Blame good early-season riding weather.
Shares of Harley-Davidson nosedived yesterday due mostly to concerns that there might be a slowdown in demand for H-D’s high-end bikes. The stock tumble comes on the heels of a 26 percent jump in sales during the first quarter of this year, but Harley-Davidson dealers say U.S. retail sales only went up between 1 percent and 3 percent in April and early May.
So why the sudden drop in fortunes after a stretch of solid performance?
The Motor Company recently announced that first-quarter profits were up a healthy 44 percent on strong U.S. demand for its machines, but company spokespersons said unusually warm winter and spring weather around the U.S. prompted some riders to buy early, and those early-season buyers drained off sales which would usually occur as the weather improves. They added that the company was ready for the slowdown and weren’t taken by surprise when sales moderated during the initial stages of the second quarter.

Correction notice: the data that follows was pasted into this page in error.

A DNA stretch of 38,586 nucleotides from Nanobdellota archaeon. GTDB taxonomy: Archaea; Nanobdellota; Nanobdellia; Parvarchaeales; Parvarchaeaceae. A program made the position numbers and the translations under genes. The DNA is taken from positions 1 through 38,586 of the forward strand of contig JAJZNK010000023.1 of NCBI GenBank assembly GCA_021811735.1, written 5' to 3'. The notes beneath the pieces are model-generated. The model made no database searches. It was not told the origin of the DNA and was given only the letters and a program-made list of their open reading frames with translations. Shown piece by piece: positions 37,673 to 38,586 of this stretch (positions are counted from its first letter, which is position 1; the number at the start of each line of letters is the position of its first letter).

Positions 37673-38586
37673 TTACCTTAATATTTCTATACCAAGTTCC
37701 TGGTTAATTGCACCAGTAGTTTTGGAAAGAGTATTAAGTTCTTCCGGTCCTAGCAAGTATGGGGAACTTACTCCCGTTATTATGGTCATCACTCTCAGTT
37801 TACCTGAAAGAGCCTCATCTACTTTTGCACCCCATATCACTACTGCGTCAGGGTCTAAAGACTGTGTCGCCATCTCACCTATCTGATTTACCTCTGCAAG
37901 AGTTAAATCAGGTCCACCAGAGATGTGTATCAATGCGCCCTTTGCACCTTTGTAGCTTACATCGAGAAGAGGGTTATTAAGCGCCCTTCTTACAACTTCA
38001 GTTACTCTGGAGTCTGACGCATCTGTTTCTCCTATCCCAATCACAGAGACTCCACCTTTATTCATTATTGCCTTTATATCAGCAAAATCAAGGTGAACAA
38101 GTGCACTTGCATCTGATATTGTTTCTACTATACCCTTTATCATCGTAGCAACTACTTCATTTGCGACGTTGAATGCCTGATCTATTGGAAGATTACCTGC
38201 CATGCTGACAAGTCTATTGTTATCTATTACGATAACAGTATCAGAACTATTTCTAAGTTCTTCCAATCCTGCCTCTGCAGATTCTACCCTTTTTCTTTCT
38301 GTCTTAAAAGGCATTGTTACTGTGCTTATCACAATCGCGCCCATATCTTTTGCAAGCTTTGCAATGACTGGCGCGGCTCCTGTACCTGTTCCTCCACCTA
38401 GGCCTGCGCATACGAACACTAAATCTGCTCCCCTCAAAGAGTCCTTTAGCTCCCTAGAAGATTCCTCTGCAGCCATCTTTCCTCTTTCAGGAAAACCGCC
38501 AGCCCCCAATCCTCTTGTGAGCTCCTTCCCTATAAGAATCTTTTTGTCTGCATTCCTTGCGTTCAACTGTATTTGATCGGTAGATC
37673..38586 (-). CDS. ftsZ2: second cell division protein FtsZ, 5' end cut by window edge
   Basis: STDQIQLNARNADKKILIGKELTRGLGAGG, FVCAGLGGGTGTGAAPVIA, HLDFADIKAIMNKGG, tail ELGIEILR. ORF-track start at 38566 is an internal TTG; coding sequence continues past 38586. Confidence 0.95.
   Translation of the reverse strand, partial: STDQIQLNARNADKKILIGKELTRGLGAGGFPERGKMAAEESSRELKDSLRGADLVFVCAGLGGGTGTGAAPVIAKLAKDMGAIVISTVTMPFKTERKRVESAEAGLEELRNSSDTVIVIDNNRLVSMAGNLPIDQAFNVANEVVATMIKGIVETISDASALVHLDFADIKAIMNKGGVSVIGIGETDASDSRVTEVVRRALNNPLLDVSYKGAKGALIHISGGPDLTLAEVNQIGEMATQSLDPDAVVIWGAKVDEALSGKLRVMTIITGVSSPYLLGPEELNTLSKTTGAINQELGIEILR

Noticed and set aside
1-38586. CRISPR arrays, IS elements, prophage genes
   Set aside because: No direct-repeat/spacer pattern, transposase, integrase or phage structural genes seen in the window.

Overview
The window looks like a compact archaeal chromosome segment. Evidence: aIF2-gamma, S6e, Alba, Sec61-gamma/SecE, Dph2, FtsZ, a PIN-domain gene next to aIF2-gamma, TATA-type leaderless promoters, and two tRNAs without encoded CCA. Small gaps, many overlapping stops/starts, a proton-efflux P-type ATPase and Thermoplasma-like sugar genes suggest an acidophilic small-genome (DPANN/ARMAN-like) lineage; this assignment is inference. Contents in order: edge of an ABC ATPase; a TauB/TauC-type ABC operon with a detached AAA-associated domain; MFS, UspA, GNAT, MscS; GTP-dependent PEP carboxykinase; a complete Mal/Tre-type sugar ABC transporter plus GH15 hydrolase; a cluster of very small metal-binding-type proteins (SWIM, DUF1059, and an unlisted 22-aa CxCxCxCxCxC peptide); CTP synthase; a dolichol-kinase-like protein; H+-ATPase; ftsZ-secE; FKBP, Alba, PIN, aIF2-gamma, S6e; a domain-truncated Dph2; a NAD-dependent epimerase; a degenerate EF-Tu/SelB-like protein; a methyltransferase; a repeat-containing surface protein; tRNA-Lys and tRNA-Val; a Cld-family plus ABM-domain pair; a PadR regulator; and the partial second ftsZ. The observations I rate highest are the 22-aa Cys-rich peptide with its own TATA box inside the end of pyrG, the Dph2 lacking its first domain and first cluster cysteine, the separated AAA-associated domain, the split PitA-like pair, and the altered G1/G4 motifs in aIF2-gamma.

There are other forces in play among investors. They may well be worried about the news that some Harley-Davidson dealers says sales are hurting due to shortages of inventory, and while growing scarcity should help boost prices and margins for dealers, it does slow down traffic in showrooms over the long haul.
Harley-Davidson Inc. stock prices fell $2.40, or 4.7 percent, to $48.27 after dropping as low as $48.04 earlier in the day on Friday.
Overall, the news is nothing but good for the Men of Milwaukee as vver the past 52 weeks, the Motor Company’s shares have traded between $31.50 and $54.32. Since the beginning of this year, Harley shares have gained about 30 percent, and that makes the long-term outlook good for the iconic maker of American motorcycles.